Buying a practice in 2019

Buying a practice in 2019? Five major trends you can’t afford to ignore

John Clarke Practice Management Leave a Comment

Things change fast in dentistry. Remaining ahead of the curve when buying a dental practice is a bit like trying to keep up with Usain Bolt in a 100 metre race. Without a considerable head start, the chances are you’ll soon be overtaken due to the speed in which the market has evolved, particularly during the last five years.

The main catalysts for change have been characterised by the emergence of a new breed of purchaser, more caution displayed towards the NHS, a greater appetite for the private sector and soaring practice sales. With continued uncertainty around Brexit, pricing and deal structures varying significantly and rising competition levels, it’s difficult to predict how the dental sector will look in two years time, let alone five.

However, if you are considering buying a practice in 2019 there are five major trends that you can’t afford to ignore in pursuit of owning your dream business.

Goodwill values are fluctuating

*According to the latest goodwill survey from the National Association of Specialist Dental Accountants and Lawyers (NASDAL) for the quarter ending 31 October 2018, the average goodwill values of all types of dental practice have fallen. NHS sales have experienced the greatest reduction with an average goodwill value of 177% of gross fees (down from 224%). Fully private practice sales were at an average value of 104% of gross fees (down from 125%) and mixed practices also saw a slight reduction from 111% of gross fees to 108%.

It remains to be seen whether these statistics herald the start of a downward trend or are merely a blip. Specialist dental sales agents will reference a still buoyant market in which buyer demand continues to outstrip supply where financial providers have strong appetite to lend.

NHS practices may not be the golden goose

Lucrative NHS contracts may no longer be the golden goose from which you can build your retirement nest egg. Difficulties in recruitment, combined with a failure to meet UDA targets, have led to some NHS practice owners experiencing record levels of clawback. As a result, some high street banks could be inclined to adopt a more risk-averse approach in lending money to prospective practice buyers where UDA targets have regularly been missed.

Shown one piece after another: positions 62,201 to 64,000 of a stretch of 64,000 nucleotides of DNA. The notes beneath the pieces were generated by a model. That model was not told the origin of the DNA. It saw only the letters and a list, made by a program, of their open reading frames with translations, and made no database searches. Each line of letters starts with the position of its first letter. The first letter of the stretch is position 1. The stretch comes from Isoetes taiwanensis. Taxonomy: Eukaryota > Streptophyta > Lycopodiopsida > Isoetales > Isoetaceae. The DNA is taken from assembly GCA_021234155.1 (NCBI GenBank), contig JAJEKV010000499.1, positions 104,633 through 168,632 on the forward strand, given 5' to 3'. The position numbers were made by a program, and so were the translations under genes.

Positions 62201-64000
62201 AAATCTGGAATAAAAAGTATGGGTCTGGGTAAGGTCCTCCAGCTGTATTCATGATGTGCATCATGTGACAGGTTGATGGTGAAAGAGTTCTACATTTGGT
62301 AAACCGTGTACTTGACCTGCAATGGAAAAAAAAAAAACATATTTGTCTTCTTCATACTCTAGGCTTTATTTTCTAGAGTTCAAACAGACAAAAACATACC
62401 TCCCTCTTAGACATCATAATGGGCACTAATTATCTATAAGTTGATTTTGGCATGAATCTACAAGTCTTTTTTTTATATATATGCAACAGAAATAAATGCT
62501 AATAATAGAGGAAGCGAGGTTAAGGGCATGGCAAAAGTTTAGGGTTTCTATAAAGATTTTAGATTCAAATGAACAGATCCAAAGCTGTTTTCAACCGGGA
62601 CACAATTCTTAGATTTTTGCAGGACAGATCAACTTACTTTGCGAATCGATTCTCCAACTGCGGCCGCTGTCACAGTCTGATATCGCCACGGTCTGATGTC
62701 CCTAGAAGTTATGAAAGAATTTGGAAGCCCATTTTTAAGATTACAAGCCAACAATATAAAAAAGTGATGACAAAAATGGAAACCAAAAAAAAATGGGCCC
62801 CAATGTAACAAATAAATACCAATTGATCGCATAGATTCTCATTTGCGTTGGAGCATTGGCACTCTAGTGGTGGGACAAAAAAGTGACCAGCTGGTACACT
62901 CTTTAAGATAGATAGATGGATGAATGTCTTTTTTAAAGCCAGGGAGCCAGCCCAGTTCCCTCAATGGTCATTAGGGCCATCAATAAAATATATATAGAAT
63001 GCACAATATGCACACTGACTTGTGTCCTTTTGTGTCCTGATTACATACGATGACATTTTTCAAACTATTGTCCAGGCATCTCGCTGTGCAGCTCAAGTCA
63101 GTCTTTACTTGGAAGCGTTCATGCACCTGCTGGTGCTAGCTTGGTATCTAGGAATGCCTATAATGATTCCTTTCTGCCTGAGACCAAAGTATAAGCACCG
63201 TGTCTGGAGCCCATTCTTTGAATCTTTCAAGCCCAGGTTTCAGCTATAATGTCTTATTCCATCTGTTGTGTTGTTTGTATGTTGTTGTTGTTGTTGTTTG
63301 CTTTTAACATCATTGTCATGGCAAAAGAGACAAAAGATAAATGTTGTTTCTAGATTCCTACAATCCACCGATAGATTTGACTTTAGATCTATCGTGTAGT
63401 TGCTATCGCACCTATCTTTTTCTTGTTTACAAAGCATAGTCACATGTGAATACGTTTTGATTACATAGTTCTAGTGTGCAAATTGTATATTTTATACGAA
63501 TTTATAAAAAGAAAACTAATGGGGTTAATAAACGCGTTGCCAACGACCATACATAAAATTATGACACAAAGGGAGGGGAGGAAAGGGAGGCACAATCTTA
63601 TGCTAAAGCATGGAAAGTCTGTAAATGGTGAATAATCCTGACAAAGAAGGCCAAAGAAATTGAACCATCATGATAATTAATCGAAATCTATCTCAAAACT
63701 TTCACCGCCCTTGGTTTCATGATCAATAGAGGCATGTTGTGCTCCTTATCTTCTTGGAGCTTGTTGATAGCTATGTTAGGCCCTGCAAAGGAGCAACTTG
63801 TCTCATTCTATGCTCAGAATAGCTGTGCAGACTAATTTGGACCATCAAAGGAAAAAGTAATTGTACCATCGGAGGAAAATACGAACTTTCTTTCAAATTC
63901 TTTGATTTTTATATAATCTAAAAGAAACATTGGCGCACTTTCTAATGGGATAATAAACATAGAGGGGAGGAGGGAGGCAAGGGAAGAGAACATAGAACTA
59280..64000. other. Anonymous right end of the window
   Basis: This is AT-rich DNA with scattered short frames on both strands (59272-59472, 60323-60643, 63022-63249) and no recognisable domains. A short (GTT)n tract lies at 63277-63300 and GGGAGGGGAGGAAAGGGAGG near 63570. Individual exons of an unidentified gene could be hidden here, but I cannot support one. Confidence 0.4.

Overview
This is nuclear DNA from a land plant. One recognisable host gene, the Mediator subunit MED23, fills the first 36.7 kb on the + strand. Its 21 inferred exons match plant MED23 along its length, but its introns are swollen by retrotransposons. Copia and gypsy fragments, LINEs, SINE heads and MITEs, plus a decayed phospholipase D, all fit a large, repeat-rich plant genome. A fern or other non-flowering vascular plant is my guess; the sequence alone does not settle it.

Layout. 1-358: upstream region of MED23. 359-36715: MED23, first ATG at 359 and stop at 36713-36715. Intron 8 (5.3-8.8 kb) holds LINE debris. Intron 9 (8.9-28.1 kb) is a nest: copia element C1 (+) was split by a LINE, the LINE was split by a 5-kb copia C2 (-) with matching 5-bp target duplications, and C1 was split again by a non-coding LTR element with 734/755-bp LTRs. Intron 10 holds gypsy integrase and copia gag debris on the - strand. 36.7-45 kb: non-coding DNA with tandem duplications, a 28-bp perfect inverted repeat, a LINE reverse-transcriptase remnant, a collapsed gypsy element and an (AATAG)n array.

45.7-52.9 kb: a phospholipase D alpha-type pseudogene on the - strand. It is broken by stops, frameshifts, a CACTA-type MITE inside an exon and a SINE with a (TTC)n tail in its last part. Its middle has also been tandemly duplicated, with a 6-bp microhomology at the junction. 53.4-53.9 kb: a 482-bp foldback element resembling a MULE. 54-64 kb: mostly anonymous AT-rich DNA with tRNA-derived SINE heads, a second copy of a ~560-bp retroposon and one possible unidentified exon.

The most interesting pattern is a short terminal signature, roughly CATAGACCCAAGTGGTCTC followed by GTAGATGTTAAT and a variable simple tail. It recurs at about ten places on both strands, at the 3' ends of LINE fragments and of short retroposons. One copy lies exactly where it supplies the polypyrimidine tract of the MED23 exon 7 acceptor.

For many ambitious dentists, established NHS practices situated in major UK cities close to good transport links and local amenities still represent an astute business venture and attract no shortage of interested buyers. Take the time to determine which option is best for you – NHS, private or mixed – and seek a flexible financial provider that doesn’t operate blanket lending policies who is willing to consider your business plans on a case-by-case basis.

Private practice owners may have the biggest smile

Once considered too risky for many types of purchasers, private practices have now become highly sought after as buyers exercise more caution towards the NHS. According to research conducted by health and care analysts **Laing & Buisson, more than a quarter of UK dental patients now receive private treatment with 25% paying through some form of annual funding plan, up from 20% in 1998.

The growing demand for cosmetic dental treatments and advances in technology, such as 3D printing, electrically accelerated and enhanced remineralisation, have seen private practice owners that are prepared to invest in new equipment enjoy strong growth which is expected to continue in 2019.

New kids on the block are driving up competition

The UK dental market is becoming more consolidated which has resulted in a shift in buyer profiles over the last five years. At one time, competition for buying a dental practice was likely to be in the form of an independent or a corporate group. More recently, the market has seen an increase in multiple practice owners who are quickly looking to grow their equity value by buying practices which will complement their existing business portfolio.

This trend is likely to continue in 2019 where it is anticipated that the market will also see emerging numbers of mini groups and financial buyers. With more potential buyers looking to climb onto the dental practice ladder, those who hesitate before making their move could miss out.

NHS reforms may trigger a selling scramble

Reforms to NHS dental contracts, due to commence from April 2020, may prompt NHS owners who are contemplating retirement to put their practices on the market to accelerate their exit strategy. Any new legislation will be entirely dependent upon the ability of the Government to push it through parliament which could take years to roll out! However, with the market still flourishing with interest from active buyers, NHS practice owners may decide to cash in sooner rather than later rather than risk seeing goodwill values fall, resulting from uncertainty as the April 2020 deadline approaches.

For buyers and sellers of dental practices, 2019 promises to be a frenetic and interesting year. To ascertain where you might stand in current market conditions, talk to specialist dental accountants, sales agents and finance providers who are up to date on the latest trends.